Part One Of Our Trip to San Francisco


Marsha Delaney: Posted on Wednesday, September 12, 2012 1:27 PM

Some of you may be wondering why I seem to have disappeared from my blog lately. It isn’t because I’ve grown bored with it or because I have nothing to say. It’s simply that I’ve been traveling through the nine circles of Hell with my gluten-infused children for the past several weeks. (I can’t even tell you how long it’s been anymore. I’ve lost all perception of time.)

I wouldn’t and certainly couldn’t blame anyone who may be growing increasingly tired of hearing of my kids’ accidental ingestion woes and the atrocious behavioral problems that ensue, but the truth of the matter is, I have an entire arsenal of stories in my pocket, just ready to be whipped out and shown, in all of its ugliness, to the world. I feel it’s not just a way for me to express what I’ve been going through (which I most certainly need to do or I may indeed explode into a gazillion pieces), but I also somehow feel it’s my duty to report such extreme behavior resulting from the ingestion of gluten to those who may be wondering what the hell is wrong with their own children. This stuff isn’t made up. It’s all too entirely real. And surreal.

Several weeks ago now, I had the brilliant idea of all of us taking a family day trip to San Francisco. Our son had been pining to visit the Academy of Sciences for a while, it was coming up on the very end of summer, my husband was just switching jobs, and so it seemed like the perfect time for one last hurrah before everyone got back down to business. I figured, if we were going up there to the Academy, we may as well take the rare opportunity to go out to dinner in a city that offers a much greater selection of restaurants that are gluten-free (or that offer gluten-free items). I even checked with a friend of mine who lives up that way (and who has celiac), for a gluten-free restaurant recommendation. It sounded wonderful. I made a reservation, printed directions and we were all set. (Except that our oldest daughter, who was far too engrossed in her all-day use, all summer long, Kindle, steadfastly refused to get off her duff and get in the car.) In hindsight, we should have listened to her.

After literally forcing our daughter into the car, we were on our way. Our trip was going well, but as soon as we walked through the doors of the Academy, our seven-year-old son completely tuned us out. The first thing he did was run ahead and disappear into a crowd. It seemed that no amount of yelling at him or calmly explaining to him that if he continued to do that, he was going to get lost, seemed to have any effect on him. He was like a distracted, hyper dog. What was that? What was that? “Squirrel!”(Lovingly quoted from “Up.”) Oh, look, there’s something. And he’d take off. Most of our trip to the Academy involved chasing our son wherever he went. Our oldest daughter found the entire day to be a chore, and our littlest one was happy with everything. (Thank God we have her.)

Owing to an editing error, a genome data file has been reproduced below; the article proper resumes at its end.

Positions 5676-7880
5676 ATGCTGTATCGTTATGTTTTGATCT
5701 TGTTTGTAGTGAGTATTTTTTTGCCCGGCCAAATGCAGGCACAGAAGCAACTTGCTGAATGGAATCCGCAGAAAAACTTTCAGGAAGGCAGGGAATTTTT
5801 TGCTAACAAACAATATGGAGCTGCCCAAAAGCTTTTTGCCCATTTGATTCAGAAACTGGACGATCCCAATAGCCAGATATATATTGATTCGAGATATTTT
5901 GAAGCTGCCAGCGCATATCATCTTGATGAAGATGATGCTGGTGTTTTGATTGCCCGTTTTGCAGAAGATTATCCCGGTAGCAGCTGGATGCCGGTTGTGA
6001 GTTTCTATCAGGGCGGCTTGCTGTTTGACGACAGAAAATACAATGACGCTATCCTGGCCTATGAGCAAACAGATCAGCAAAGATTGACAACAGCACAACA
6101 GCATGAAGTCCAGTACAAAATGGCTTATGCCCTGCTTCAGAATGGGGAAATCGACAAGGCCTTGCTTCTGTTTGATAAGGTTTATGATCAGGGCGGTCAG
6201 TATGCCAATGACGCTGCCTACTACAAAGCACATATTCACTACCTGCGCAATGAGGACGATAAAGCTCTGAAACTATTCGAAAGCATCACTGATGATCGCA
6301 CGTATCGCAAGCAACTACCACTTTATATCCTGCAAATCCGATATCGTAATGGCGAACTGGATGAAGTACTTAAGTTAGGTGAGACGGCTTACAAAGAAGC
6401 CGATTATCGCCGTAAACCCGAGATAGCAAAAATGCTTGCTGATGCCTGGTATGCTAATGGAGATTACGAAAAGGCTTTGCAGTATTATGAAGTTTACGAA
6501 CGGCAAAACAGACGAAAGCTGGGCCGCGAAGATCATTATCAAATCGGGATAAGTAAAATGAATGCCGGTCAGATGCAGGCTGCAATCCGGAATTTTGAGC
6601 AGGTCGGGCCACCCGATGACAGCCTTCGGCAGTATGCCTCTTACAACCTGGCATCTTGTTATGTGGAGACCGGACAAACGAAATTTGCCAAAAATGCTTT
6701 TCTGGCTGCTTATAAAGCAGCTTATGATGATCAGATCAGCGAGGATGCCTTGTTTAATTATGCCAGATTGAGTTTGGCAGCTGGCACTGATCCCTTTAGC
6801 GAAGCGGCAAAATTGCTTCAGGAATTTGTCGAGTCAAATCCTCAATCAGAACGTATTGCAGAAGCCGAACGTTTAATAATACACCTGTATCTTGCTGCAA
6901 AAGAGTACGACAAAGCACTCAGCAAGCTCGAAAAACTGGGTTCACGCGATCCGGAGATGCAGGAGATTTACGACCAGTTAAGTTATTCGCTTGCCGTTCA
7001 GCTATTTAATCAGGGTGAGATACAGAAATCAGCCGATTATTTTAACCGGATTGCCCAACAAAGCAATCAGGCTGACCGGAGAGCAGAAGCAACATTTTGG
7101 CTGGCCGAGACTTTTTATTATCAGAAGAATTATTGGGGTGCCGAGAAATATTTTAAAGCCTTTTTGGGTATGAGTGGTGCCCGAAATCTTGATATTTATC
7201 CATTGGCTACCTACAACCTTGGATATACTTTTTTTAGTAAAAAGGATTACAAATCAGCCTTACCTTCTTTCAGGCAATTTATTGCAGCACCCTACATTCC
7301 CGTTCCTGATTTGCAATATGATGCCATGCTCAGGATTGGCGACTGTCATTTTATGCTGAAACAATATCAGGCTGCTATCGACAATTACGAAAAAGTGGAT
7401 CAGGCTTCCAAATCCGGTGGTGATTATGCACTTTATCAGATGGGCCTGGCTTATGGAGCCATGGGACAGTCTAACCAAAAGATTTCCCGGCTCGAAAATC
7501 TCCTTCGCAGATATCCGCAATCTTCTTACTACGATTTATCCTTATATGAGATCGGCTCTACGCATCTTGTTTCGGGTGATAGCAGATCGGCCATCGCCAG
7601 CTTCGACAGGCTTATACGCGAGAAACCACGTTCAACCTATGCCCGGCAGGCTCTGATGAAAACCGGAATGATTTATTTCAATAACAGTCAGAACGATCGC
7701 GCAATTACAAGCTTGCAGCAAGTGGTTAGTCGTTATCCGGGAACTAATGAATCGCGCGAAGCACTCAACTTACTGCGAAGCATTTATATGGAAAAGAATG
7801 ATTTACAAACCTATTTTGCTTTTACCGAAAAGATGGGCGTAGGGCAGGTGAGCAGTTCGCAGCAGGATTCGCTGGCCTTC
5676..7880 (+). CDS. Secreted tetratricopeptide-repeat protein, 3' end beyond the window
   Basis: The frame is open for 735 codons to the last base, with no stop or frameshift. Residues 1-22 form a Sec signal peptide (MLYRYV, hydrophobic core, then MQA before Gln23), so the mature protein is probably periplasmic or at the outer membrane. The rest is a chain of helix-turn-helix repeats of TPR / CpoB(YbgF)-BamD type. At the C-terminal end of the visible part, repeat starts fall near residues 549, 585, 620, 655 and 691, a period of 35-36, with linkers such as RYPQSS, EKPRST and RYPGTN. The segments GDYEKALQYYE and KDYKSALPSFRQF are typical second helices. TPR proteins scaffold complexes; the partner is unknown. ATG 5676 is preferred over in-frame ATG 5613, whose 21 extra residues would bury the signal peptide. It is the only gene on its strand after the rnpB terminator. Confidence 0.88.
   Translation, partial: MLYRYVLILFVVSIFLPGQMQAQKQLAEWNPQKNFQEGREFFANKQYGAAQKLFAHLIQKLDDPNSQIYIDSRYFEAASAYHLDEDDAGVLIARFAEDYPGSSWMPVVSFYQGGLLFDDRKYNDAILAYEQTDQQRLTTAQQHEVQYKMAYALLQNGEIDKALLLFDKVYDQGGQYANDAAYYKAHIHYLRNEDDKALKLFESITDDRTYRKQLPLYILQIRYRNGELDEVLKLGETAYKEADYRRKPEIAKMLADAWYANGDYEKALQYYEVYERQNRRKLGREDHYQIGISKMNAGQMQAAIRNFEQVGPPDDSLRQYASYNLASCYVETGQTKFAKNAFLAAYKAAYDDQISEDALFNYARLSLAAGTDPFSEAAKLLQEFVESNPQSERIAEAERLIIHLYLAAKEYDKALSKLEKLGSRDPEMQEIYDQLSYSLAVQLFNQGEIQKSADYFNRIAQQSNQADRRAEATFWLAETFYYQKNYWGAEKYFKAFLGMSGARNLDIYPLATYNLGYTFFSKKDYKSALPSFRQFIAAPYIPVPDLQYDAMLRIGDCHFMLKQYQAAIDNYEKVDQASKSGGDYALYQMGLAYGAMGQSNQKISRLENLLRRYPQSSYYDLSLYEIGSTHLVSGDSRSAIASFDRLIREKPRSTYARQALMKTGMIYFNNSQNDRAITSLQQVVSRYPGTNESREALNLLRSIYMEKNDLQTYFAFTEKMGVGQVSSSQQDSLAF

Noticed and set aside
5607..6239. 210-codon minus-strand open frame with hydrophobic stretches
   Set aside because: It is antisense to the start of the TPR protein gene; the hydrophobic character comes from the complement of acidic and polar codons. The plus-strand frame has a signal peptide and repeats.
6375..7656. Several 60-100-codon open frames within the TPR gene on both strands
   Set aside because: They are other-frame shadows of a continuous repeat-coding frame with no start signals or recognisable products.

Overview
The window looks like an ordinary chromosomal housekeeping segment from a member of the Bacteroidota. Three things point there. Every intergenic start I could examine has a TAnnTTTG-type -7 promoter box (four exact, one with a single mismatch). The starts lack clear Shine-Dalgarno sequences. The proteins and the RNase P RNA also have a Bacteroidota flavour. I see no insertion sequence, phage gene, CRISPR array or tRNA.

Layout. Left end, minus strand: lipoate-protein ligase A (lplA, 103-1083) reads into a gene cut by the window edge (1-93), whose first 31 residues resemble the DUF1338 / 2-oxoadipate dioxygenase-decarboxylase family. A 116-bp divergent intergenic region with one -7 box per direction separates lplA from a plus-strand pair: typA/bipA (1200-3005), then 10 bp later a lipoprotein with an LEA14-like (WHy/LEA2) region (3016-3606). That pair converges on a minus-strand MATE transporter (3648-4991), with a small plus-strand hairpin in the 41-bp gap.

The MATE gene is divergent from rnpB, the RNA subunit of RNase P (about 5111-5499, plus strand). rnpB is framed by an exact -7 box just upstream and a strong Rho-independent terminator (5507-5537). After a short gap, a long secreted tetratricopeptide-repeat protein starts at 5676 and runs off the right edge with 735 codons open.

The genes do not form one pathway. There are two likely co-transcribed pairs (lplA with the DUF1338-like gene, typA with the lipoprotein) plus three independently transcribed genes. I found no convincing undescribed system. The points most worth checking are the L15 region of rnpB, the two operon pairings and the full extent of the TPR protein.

The Academy was fine. When we left the Academy, however, everything began to turn sour.

Our son evidently wanted to scare me when he came out of the building. Not just scare me; he wanted me to burst into hysterical screams and jump a foot into the air upon his saying, “Boo!” Being the bad mom that I am, I unknowingly ruined his plans. (I had no idea he was trying to scare me.) Our son proceeded into what one would call a hissy-fit, stomped off, sat in the bushes with his back to us and refused to look our way. When we decided it was definitely time to go, he refused to cooperate. After much attempted convincing and threatening, he still refused. The others were on their way to the car. I had no choice but to hoist him over my shoulder while he screamed and hit me (causing everyone outside the Academy to wonder what the I was doing to this poor little boy).

It was still too early for us to head to the restaurant, so we opted to take a little side-trip down to Ocean Beach while we waited.

Ocean Beach, if you’ve never been there, is huge, clean and wonderful. The sand appears to stretch for miles. It’s wide and the waves crashing onto the shore are spectacular, albeit a little cold. It’s always been perfectly crisp and clear anytime we’ve been there. This late afternoon was no exception. Mother Nature intended for us to have a perfect day. Fate did not.

We hadn’t planned on going to the beach that day. Hence, I didn’t pack any changes of clothes for anyone except for the littlest one. The only rule I had once we stepped onto the beach was, do not get your clothes wet. Our son sprinted across the wide stretch of sand straight to the water. He jumped, he danced, he twirled and he splashed. I could easily hear the music playing in his head while he jumped, danced, twirled and splashed repeatedly, ignoring our screams at him to NOT GET WET! He got wet. Okay, I simply had to resign myself to the fact that we were going out to dinner wet. If the restaurant could live with that, I could live with that.